NRG and Reliant: Kind of like the old HL&P?

Online energy trading/M&A news site had an item today saying the folks at NRG Energy are considering buying the retail electric business of Houston-based Reliant Energy.

reliant_street_sign Does NRG plus RRI equal HL&P? A marriage between two-thirds of the former integrated utility (CenterPoint is the missing link) is being rumored.

According to Bloomberg’s summary of the SparkSpread story (it’s a pricey subscriber-only service):

“Senior NRG executives expressed interest in buying the Reliant business at an investor dinner during a financial conference in Phoenix last week hosted by the Edison Electric Institute, reported, citing unidentified “market watchers.”

We can’t vouch for the accuracy of SparkSpread (many companies criticize it, particularly since most of its stories use unnamed sources) but it often is the first to catch wind of deals.
But the notion that NRG, itself the target of a hostile takeover by Exelon, would buy Reliant’s retail electric business, which that company said several weeks ago it might sell, is a bit difficult to imagine.
NRG is the second-largest power plant operator in Texas, and has many of its plants around Houston. Most of its fleet is made up of plants that used to belong to the former integrated utility here, Houston Lighting & Power..
Reliant is the second-largest electric retailer in the state with a particularly solid footprint in the Houston area because it is the retail business that spun out of HL&P.
Being a wholesale power producer in Texas is a pretty good business because it’s a large, fast growing market that is considered one of the most open as far as competition. The way the wholesale market prices are set, with limited caps on how high prices can spike, has led many companies to invest in projects of all types here. The Texas assets are a big reason Exelon wants NRG.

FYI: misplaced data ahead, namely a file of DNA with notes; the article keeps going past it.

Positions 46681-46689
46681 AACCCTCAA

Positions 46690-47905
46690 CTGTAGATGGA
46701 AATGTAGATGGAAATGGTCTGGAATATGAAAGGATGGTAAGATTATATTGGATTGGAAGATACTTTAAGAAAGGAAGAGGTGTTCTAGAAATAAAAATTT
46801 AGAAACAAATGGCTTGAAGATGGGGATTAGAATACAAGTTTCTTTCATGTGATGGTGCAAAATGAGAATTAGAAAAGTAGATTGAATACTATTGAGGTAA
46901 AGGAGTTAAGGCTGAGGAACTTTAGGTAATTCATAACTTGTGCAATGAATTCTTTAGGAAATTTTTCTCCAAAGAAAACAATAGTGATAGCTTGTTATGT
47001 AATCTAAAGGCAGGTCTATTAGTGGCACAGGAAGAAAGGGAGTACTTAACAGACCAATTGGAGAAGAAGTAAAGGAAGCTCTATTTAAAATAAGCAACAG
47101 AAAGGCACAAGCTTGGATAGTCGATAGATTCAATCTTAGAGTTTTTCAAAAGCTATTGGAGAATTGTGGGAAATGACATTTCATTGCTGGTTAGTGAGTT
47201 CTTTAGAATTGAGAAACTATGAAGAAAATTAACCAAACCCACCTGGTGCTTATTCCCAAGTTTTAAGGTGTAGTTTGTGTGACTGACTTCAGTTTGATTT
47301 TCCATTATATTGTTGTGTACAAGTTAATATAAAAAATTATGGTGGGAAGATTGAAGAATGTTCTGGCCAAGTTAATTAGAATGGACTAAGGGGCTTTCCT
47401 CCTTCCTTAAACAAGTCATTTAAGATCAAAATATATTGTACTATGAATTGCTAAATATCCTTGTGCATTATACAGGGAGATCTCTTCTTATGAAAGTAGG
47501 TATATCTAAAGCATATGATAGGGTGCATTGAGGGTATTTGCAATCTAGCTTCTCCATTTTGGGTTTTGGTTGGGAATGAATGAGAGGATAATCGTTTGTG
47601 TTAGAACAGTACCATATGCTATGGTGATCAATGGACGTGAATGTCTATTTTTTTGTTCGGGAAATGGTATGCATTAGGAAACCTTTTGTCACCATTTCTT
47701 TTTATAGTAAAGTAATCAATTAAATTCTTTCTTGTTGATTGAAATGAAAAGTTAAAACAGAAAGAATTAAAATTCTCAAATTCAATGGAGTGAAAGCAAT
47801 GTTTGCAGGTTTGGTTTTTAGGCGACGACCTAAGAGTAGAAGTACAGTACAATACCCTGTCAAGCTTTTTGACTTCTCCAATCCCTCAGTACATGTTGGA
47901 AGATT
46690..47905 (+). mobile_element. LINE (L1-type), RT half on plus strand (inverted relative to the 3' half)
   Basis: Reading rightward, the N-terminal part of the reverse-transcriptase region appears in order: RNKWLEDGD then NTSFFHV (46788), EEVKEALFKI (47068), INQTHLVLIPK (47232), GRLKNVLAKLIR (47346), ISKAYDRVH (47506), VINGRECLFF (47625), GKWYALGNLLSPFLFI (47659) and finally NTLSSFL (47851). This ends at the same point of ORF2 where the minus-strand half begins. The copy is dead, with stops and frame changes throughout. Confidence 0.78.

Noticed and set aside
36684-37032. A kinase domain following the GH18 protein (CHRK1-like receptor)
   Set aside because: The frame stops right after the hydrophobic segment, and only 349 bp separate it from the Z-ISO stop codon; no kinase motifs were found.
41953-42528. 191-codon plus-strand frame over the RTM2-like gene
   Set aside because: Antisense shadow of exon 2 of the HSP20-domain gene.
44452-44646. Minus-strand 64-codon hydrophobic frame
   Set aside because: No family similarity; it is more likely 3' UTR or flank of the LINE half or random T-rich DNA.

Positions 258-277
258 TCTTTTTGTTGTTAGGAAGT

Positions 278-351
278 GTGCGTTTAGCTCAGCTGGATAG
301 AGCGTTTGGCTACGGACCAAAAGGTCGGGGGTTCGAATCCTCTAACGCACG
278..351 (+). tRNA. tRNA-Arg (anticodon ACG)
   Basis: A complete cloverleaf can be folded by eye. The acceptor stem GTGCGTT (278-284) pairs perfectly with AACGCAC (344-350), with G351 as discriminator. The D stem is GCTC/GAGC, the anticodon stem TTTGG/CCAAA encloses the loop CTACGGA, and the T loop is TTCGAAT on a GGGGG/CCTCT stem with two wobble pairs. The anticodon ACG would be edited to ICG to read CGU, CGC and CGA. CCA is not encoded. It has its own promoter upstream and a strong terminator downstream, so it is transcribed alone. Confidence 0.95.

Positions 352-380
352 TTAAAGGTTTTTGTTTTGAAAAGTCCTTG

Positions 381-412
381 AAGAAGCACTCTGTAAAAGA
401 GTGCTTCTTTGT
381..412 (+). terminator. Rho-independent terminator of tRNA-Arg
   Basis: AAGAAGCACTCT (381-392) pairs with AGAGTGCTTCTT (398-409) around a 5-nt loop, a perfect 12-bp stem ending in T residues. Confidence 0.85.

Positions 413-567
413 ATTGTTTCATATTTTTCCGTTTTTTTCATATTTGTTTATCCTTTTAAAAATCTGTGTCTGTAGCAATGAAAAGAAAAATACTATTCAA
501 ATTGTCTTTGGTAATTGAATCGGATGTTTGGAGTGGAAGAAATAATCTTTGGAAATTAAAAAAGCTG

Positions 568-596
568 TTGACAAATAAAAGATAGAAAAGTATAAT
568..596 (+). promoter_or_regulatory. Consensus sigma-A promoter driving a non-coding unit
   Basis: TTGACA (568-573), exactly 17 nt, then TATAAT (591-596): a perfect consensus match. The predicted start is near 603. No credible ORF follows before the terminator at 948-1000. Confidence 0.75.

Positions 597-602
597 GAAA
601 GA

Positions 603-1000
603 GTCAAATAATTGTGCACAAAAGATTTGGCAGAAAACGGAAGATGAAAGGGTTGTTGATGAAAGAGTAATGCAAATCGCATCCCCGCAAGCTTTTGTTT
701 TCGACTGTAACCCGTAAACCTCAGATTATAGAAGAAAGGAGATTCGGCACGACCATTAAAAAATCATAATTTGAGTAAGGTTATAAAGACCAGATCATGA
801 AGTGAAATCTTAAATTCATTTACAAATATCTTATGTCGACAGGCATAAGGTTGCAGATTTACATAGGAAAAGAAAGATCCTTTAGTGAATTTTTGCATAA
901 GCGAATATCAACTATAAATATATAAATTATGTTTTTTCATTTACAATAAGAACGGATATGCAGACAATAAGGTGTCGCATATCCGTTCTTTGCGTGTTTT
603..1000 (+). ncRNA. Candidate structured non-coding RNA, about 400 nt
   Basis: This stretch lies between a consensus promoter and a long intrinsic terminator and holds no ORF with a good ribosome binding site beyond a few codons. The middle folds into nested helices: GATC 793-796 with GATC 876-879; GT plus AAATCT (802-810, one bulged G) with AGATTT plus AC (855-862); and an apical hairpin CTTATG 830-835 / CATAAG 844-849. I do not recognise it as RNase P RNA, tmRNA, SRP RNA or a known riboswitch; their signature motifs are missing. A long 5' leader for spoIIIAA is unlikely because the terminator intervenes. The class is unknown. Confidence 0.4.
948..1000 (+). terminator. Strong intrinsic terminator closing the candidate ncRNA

The retail electric business in Texas can have good profit margins, particularly on the residential and small business side, but this year has been challenging, even for a well-established firm like Reliant.
It’s hard to see why NRG would want to not only get into that tough business but essentially buy one of its biggest wholesale customers.
Could this be a ploy by NRG to fend off the Exelon bid? Perhaps. But reading between the lines of a Texas Senate Committee on Business and Commerce hearing held in Austin on Tuesday, it sounds like there could be some other potential barriers to a successful Exelon bid for NRG.
Senators asked Public Utility Commission Chairman Barry Smitherman if the state had any say over the Exelon/NRG deal, should it go through. Smitherman said it appeared the only thing the state could act on is if the combined company would have more than 20 percent of the state’s generation capacity. (Exelon officials have said they thought that might be the case and would likely have to sell off a couple thousand megawatts of capacity).
But then Sen. Leticia Van de Putte of San Antonio noted that her town’s utility CPS Energy, is a partner in the South Texas Project nuclear plant with NRG and is counting on the two-reactor expansion that is in the filing process.
Exelon has proposed a new dual-reactor nuclear plant near Victoria on an undeveloped site, but Van de Putte is concerned a merger between Exelon and NRG could mean one of the projects gets cancelled.

puc_commissioners_1 Smitherman (center): “No comment.”

“We don’t want to … lose our place in line for federal action because of a financial transaction,” Van de Putte said.
Other legislators said that since many expect federal regulation of carbon dioxide emissions Texas will need to rely on meeting much of its future power demand via new nuclear reactors if it hopes to avoid having to increase its reliance of pricey natural gas-fired power.
“Since we’re so determined that we need as much nuclear as possible in the future, wouldn’t we be better off with two competing companies building nuclear plants instead of one consolidated company?” asked Sen. Kevin Eltife of Tyler.
“I don’t’ think I can answer that,” said Smitherman, given Wall Street’s close scrutiny of the takeover attempt. Several others in the room warned “be careful,” as he answered.
“You don’t have to answer,” Eltife said.
Exelon, however, says not to worry about a merger cutting into the two nuke projects.